sunshine for sale (megalixer) wrote in ohnotheydidnt,
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Ten Of The Best Quentin Tarantino Movie Soundtrack Songs

Let's forget the controversy for a minute. In Django Unchained, Quentin Tarantino has managed to assemble another top draw soundtrack; established names like Ennio Morricone are including, as past and present soul and R&B stars like James Brown and Rick Ross, right up to modern contemporaries like John Legend - even Tupac makes an appearance. But how does it compare with some of the great sound tracks that the director has been known for over the past three decades; in fact, what are the best songs to appear in Tarantino films? We've had a bit of a think and have put together ten songs that we don't think any self-respecting fan of the man could leave out.




Stealers Wheel ‘Stuck In The Middle With You’ (from Reservoir Dogs)
The application of Tarantino’s twisted humour to scenes of violence and death is at its best here. The cop sits tied up and gagged to the chair, as the effortlessly cool Mr Blonde puts on one his favourite tunes and proceeds to dice up the helpless official’s right ear. Shimmying around the place, Mr Blonde’s actions tie in perfectly with the suavity of the song, and offer a grim punchline to a bloody scene. Classic Tarantino.



Chuck Berry ‘You Can Never Tell’ (from Pulp Fiction)
A song and a scene that provided all sorts of knowing winks, Berry’s 50’s rock and roll and Travolta’s dancing taking us back to his appearance in Grease, where he was also King of the dance floor. With Uma Thurman cutting a rug alongside him, the scene has become one of those indelibly marked on the minds of movie fans everywhere.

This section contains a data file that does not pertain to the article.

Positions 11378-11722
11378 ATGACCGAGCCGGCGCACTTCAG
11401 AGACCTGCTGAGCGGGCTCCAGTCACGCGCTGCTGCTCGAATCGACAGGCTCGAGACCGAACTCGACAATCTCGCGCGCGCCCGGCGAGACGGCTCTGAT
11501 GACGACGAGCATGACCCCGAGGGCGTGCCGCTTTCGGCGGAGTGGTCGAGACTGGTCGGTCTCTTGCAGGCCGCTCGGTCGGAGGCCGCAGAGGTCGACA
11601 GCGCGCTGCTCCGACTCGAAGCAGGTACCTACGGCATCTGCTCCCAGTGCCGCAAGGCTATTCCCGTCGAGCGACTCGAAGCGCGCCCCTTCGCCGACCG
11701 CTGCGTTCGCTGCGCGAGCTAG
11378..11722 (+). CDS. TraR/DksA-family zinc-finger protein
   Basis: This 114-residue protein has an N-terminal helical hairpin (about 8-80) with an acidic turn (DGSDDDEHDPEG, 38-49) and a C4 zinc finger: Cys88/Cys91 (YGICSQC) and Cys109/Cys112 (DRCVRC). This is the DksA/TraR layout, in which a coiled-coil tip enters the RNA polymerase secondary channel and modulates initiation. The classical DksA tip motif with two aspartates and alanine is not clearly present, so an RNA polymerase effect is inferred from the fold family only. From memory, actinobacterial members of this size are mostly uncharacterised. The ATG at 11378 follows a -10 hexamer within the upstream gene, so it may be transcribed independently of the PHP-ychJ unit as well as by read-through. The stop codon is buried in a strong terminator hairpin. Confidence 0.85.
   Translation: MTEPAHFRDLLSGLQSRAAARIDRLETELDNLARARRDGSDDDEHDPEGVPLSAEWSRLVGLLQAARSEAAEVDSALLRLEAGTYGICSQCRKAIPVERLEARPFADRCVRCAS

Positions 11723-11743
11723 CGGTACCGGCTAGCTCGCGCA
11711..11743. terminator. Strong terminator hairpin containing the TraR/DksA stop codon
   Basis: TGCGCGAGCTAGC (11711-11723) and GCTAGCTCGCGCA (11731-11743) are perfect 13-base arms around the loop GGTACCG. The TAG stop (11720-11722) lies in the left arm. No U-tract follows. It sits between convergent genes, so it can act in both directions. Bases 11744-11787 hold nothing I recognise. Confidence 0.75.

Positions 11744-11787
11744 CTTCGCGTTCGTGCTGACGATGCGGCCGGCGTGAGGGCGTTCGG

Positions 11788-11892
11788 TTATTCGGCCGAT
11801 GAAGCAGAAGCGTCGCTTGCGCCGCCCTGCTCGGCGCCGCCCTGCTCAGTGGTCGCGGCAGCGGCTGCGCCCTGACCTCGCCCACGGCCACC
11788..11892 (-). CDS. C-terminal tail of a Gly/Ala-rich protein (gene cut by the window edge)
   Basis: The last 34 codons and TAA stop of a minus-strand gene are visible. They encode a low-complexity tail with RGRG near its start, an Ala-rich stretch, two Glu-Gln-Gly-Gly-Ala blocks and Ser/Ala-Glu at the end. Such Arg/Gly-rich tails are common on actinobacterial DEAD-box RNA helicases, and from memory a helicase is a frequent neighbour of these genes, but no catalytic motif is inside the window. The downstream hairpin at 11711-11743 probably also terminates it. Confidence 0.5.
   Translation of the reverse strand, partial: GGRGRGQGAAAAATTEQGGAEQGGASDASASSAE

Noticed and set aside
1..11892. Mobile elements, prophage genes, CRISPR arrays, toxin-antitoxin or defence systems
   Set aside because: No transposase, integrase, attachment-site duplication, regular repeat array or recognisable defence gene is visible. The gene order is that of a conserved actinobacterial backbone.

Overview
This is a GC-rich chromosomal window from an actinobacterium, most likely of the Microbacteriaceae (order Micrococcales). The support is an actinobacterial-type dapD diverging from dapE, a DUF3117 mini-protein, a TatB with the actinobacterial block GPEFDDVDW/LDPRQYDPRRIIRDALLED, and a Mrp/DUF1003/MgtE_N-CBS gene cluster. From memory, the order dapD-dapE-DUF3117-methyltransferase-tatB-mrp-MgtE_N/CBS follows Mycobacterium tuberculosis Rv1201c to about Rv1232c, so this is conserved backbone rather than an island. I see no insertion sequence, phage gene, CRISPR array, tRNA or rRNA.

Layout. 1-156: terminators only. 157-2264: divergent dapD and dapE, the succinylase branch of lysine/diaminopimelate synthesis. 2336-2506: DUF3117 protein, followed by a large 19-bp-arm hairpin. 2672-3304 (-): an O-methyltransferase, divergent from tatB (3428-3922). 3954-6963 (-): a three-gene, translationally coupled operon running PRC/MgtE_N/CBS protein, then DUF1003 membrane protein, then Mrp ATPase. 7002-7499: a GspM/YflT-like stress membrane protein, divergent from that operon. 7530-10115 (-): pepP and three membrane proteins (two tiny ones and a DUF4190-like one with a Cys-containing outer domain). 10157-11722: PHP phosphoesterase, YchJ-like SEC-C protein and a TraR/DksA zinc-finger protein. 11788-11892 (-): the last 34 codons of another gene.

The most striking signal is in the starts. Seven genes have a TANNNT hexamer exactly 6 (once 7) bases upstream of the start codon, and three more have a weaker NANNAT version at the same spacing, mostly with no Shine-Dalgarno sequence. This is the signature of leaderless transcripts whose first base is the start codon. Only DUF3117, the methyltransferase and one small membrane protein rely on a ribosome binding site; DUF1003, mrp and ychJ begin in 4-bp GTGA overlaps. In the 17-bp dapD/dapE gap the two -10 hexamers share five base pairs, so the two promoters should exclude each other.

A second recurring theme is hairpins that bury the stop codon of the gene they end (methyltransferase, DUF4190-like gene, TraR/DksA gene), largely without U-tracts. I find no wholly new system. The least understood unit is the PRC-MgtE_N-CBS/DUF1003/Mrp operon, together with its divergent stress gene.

Dick Dale & The Deltones ‘Misirlou' (from Pulp Fiction)
Not sure how we couldn’t include this – even if the Black Eyed Peas have since horribly bastardized it – a brilliant opening to a brilliant film, the scene it is a perfect example of Tarantino at his best; a tawdry looking scene, a coolly but quickly delivered exchange by a seemingly loved-up couple, then all of a sudden action, as the diner is suddenly held up by these two lovebirds. An exhilarating change of pace.



Nancy Sinatra ‘Bang Bang’ (from Kill Bill Vol. 1)
The song that started it all in Kill Bill, and subsequently the one probably most synonymously linked with the films. The Bride lies on the floor, bloody of face and staring up at an assailant. A shot rings out and Nancy Sinatra’s lament slowly begins to unfurl with a subtle tension. A sumptuous opening.



The Delfonics ‘Didn’t I Blow Your Mind This Time’ (from Jackie Brown)
Many of Tarantino’s soundtracks subvert the scene in some way, linking to the action but often taking it to a mood you might not have considered. Here however The Delfonics smooth R&B 70’s hit provided the perfect accompaniment as Jackie Brown enjoyed a rare moment of still in her flat with Robbie.



David Bowie ‘Putting Out The Fire With Gasoline’ (from Inglorious Basterds)
In another example of well-chosen pilfering, Tarantino picked this Bowie song – originally recorded in 1982 with legendary producer Giorgio Moroder for horror film Cat People – to play a similar to device as that of The 5,6,7,8’s track in Kill Bill Vol. 1. The song set up the bloody finale in Inglorious Basterds, with Shosanna Dreyfuss moving along to the beat, applying warpaint and preparing herself for the final attrition.





(Source, incl. the other songs)
I love the soundtracks to his movies so much. Any that the list missed? Other songs that you think were particularly well-used in films?
Tags: david bowie, film, music / musician, quentin tarantino
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